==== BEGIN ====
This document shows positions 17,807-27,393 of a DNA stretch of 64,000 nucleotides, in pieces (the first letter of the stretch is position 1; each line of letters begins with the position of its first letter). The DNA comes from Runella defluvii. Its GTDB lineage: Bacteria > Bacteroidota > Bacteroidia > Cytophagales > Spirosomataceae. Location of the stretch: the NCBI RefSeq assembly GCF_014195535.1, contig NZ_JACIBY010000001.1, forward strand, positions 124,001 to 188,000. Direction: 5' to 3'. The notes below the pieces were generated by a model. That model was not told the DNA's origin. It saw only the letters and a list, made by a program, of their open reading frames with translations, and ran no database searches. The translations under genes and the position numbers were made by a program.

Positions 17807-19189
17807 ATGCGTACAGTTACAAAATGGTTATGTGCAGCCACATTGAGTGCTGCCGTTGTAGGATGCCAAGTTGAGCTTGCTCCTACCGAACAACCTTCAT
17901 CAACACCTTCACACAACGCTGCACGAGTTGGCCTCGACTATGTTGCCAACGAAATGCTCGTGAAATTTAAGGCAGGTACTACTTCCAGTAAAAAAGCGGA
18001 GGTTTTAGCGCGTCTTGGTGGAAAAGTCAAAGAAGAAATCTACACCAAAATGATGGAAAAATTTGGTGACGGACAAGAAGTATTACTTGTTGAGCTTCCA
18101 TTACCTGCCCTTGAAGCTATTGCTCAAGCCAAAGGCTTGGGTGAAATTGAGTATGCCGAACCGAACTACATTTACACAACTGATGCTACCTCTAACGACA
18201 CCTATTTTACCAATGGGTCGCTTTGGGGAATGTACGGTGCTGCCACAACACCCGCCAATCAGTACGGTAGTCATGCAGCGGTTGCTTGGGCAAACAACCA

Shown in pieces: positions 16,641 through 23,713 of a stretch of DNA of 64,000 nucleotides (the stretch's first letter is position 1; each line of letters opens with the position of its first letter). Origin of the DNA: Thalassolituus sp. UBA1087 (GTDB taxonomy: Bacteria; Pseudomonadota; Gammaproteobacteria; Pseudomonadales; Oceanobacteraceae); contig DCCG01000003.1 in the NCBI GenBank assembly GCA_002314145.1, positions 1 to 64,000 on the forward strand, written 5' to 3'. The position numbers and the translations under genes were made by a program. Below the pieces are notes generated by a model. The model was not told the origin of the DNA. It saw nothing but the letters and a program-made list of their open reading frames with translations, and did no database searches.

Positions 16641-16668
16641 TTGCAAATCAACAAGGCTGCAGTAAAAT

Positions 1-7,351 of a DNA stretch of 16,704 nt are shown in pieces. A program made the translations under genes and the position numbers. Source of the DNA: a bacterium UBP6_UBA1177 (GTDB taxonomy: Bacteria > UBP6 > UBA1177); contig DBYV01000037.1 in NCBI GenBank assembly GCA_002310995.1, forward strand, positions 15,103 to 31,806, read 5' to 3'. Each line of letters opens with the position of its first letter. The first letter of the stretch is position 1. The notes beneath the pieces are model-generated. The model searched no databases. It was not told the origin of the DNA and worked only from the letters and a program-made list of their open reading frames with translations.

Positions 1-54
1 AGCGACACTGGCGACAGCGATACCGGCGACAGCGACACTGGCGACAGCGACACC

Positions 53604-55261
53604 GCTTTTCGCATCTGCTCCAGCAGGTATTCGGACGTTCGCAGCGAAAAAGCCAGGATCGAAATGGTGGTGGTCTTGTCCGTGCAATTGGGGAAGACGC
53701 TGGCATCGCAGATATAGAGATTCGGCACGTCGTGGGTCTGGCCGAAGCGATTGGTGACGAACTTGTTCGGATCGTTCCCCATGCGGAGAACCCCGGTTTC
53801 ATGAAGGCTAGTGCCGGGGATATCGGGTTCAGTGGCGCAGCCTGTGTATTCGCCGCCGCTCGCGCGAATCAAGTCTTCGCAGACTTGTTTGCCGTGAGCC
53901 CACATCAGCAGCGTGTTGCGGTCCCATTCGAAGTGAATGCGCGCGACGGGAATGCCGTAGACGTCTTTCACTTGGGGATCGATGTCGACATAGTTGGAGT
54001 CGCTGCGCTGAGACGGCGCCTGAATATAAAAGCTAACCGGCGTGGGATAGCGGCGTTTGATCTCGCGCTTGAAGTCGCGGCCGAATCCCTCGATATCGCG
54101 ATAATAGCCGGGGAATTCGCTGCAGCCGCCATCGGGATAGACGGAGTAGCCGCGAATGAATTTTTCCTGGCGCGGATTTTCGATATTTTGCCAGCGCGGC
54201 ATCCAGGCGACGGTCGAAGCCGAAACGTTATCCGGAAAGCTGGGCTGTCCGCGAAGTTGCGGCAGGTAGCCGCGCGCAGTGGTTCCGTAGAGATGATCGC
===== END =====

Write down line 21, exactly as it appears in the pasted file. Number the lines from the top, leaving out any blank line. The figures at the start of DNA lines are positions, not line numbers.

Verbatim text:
54201 ATCCAGGCGACGGTCGAAGCCGAAACGTTATCCGGAAAGCTGGGCTGTCCGCGAAGTTGCGGCAGGTAGCCGCGCGCAGTGGTTCCGTAGAGATGATCGC